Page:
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NHRC notice to UP, WB, Odisha Governments over cases of encephalitis

Thursday, 28 August 2014 - 5:46pm IST | Place: New India | Agency: PTI

National Human Rights Commission (NHRC) today issued notices to governments of Uttar Pradesh, West Bengal and Odisha over recurring cases of Japanese encephalitis and alleged lack of preventive measure being taken by them. According to an official statement released today, notices in this regard have been issued to the Chief Secretaries of the Governments of Uttar Pradesh, West Bengal and Odisha calling upon them to submit a detailed report within six weeks.

The notices were issued after the Commission took suo motu cognizance of a media report about recurring cases of Japanese encephalitis year after year and lack of preventive steps taken in Uttar Pradesh, West Bengal and Odisha. Reportedly, 67 infants have died due to this disease in West Bengal this year. In eastern Uttar Pradesh 315 cases were reported.
During the monsoon, static water becomes a breeding ground for mosquitoes and the presence of a number of piggeries makes the ground for incubation of the disease in pigs.

 According to media reports, there is a large gap in demand and supply of the preventive vaccine, absence of which makes the children under 10 years of age most vulnerable to the disease due to nutritional deficiency. As per a UNICEF report, 50 per cent of Indian children and more than 70 per cent of women are affected by it.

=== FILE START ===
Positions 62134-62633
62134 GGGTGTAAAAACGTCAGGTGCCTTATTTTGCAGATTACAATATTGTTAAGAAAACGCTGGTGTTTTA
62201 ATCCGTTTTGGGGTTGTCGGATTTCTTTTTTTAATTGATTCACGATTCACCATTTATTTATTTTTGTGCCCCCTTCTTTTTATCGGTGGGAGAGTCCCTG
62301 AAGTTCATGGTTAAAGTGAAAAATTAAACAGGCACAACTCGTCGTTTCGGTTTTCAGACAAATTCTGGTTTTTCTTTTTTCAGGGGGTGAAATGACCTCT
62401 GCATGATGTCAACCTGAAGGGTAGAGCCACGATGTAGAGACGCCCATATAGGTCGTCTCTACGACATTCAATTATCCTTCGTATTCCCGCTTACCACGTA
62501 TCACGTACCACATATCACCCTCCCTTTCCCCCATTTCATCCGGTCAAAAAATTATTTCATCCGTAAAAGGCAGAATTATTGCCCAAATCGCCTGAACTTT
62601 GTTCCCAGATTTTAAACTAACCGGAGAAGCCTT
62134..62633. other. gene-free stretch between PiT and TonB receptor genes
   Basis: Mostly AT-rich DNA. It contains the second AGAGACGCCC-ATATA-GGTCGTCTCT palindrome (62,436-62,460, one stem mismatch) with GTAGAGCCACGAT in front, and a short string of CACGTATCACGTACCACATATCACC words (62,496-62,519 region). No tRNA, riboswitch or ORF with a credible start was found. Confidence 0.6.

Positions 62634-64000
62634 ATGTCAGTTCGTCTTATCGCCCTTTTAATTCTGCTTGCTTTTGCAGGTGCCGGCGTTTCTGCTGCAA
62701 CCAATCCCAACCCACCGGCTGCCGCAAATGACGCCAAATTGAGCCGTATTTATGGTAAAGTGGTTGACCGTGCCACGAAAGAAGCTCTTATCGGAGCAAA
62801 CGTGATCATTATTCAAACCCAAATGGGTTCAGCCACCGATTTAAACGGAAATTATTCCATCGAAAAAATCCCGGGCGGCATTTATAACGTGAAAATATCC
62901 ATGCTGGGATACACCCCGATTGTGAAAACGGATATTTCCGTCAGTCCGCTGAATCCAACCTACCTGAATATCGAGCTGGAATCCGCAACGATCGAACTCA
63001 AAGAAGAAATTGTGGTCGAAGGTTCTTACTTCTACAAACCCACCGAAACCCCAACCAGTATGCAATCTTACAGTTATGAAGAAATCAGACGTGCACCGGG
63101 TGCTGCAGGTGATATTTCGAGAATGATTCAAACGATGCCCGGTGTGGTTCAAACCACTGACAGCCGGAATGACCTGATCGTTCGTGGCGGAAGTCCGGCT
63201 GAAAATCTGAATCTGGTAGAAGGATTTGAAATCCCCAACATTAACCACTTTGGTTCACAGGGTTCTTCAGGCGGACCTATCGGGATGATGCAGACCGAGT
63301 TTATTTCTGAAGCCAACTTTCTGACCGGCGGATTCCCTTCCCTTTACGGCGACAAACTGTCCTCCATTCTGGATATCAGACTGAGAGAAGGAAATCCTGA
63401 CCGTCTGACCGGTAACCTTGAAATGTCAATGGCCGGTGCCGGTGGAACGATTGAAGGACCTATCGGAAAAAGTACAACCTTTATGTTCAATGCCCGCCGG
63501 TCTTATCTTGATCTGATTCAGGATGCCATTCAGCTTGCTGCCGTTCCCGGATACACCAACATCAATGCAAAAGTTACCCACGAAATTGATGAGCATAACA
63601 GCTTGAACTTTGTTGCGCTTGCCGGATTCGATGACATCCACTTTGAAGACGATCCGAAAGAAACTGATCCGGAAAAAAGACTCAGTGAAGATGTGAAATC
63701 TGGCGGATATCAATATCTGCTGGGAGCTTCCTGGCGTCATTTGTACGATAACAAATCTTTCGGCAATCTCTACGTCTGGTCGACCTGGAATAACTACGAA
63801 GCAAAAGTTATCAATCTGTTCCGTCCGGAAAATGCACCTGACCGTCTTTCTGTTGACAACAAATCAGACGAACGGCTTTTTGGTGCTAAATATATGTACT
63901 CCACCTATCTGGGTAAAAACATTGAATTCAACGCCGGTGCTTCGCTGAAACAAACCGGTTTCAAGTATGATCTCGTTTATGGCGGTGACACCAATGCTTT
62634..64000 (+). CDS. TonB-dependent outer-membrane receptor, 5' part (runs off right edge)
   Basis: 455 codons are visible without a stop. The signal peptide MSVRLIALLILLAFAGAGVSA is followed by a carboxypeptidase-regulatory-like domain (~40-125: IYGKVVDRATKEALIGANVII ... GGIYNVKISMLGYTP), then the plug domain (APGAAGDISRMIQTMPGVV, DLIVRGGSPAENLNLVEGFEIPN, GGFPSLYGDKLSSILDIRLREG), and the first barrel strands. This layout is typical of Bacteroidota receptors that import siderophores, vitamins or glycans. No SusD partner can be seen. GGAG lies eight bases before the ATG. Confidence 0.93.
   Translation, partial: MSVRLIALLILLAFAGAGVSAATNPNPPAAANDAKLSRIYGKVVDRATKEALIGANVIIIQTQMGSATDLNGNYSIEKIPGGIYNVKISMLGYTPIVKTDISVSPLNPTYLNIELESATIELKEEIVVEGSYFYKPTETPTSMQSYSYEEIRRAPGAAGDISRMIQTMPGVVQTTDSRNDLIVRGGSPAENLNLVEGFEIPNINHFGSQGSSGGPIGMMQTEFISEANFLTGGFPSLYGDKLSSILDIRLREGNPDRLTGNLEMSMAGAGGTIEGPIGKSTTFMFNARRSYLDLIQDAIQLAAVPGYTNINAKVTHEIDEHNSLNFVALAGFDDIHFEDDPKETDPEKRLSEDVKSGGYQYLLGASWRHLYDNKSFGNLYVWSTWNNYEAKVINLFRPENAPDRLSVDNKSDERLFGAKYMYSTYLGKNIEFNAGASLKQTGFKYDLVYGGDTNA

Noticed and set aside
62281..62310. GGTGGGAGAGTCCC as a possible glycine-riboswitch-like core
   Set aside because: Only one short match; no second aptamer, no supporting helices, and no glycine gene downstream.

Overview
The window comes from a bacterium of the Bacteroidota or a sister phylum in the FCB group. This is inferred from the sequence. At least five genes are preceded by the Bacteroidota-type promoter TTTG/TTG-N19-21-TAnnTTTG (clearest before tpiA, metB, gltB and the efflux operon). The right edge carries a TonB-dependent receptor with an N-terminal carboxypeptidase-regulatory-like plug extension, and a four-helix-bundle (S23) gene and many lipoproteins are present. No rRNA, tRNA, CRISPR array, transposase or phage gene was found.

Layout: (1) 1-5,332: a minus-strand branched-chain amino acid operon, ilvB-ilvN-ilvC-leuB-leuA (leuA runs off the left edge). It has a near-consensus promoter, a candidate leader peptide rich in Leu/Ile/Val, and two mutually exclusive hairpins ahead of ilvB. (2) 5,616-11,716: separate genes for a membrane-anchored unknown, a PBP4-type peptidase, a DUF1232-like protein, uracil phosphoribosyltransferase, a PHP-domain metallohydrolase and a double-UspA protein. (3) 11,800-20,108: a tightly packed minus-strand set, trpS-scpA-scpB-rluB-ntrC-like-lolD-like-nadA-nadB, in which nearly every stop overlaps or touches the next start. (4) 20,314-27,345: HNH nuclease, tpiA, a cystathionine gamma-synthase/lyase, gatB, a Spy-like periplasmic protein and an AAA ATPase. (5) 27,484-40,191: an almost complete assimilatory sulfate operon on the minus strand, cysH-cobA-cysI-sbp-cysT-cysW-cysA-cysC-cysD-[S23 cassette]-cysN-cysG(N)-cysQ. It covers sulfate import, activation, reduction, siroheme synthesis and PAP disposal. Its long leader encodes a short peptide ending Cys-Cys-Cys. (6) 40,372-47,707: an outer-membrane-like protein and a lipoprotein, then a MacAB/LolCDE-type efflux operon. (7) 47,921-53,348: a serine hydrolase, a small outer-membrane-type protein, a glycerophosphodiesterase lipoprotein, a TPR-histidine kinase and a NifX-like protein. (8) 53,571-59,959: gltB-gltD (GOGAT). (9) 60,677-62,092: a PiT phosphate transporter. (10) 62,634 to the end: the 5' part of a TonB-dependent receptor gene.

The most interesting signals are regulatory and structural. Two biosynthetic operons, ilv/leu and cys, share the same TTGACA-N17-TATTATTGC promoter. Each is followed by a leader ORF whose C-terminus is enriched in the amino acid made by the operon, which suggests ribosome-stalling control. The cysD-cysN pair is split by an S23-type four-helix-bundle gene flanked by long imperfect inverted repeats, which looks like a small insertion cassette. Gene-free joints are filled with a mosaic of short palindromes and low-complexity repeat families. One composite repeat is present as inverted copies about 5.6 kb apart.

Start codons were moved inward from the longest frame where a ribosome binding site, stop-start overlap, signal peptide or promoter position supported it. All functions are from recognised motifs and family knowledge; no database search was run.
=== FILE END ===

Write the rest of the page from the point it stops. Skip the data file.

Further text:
"Just as it is India has earmarked only 1.67 per cent of the GDP for health sector in 12th Five Year Plan which is very low and India is likely to miss the Millennium Development Goal on Child Mortality," the Commission said in a statement. Allegedly, those who survive after contracting the disease were likely to become mentally or physically deficient for life. A large number of deaths due to disease shows the lack of preventive inoculation of infants in all the traditionally affected districts such as Gorakhpur in Uttar Pradesh, Malda, Jalpaigudi and Siliguri in West Bengal. The Commission has observed that the contents of the newspaper report, if true, amounts to a serious violation of human rights of children. 




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